The Southwestern Historical Quarterly, Volume 19, July 1915 - April, 1916

Book Reviews and Notices

BOOK REVIEWS AND NOTICES
Beginnings of the American People. [The Riverside History of
the United States, I. William E. Dodd, Editor.] By
Carl Lotus Becker, Professor of European I-Iistory in the
UIniversity of Kansas. (Boston: Houghton Mifflin Com-
pany. [1915.] Pp. 279, xviii. $1.25 net.)
It has long been a matter for wonder that so little of the most
imp-ortant results of recent and contemporary research in Ameri-
can colonial history has found ifs way into the text-books, even
the latest on that period. Professor Becker is practically the first
text-book writer to. make appreciative use of this material. He
approaches his subject from the broad point of view of one who
regards the young colonies as "disjected particles of ancient
Europe," and who, in following their development, never loses
sight of the fact that they were but parts of a great English im-
perial system.
The volume is a bit of real literature, a brilliant and charming
piece of historical writing. Noivhere can there be found in small
compass a more vivid and telling description of the European
background of the discovery of the New World than is in the first
thirty pages of this little volume. Equally successful are the ac-
counts of the social development and intellectual life of the col-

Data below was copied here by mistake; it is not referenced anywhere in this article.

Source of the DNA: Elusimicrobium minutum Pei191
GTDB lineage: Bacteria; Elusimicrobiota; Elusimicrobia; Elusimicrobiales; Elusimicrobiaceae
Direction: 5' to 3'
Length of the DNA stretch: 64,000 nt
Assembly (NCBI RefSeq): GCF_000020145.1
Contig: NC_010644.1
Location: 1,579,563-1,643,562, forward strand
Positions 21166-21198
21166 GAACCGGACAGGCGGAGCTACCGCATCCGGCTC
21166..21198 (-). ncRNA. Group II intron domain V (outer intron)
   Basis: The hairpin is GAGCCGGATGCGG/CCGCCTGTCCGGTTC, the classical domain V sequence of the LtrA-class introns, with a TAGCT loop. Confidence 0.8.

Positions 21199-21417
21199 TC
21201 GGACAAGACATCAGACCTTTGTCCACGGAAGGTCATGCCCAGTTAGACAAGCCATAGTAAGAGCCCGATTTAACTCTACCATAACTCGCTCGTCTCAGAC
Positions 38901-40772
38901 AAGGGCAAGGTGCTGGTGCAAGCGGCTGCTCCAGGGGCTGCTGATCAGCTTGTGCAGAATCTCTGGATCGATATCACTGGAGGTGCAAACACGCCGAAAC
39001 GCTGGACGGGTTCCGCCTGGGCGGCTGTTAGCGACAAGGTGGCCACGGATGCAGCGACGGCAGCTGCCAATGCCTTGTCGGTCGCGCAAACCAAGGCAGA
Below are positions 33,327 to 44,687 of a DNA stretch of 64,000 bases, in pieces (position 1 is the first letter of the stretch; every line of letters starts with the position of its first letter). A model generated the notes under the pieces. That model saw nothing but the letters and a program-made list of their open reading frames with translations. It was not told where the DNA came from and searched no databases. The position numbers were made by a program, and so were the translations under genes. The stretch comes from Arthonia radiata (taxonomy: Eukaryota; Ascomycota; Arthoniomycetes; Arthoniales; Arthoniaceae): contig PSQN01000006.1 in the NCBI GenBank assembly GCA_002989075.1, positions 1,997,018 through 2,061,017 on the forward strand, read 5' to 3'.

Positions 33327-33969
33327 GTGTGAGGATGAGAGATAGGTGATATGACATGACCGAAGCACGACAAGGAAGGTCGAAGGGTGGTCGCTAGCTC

onies, especially in the eighteenth century. It is in these aspects
of the period that Professor Becker seems most interested, but as
already indicated he is careful to explain England's commercial
and colonial policies, and the tendencies of American industrial
an] political life, all of which of course determined the political
and administrative relations between the mother country and her
offspring. And here one criticism may be offered. Too little at-
tention is given to the evolution of those colonial political insti-
tutions, particularly the assemblies, by means of which the colon-
ists were able to gain control of their own local affairs and to
strike at the imperial system which bound them, and in defense
of which they finally broke with the empire and sought inde-
pendence.
As to the Rlevolution itself, our author's point of view is again

313

Texas State Historical Association. The Southwestern Historical Quarterly, Volume 19, July 1915 - April, 1916. Austin, Texas. The Portal to Texas History. http://texashistory.unt.edu/ark:/67531/metapth101067/. Accessed July 10, 2014.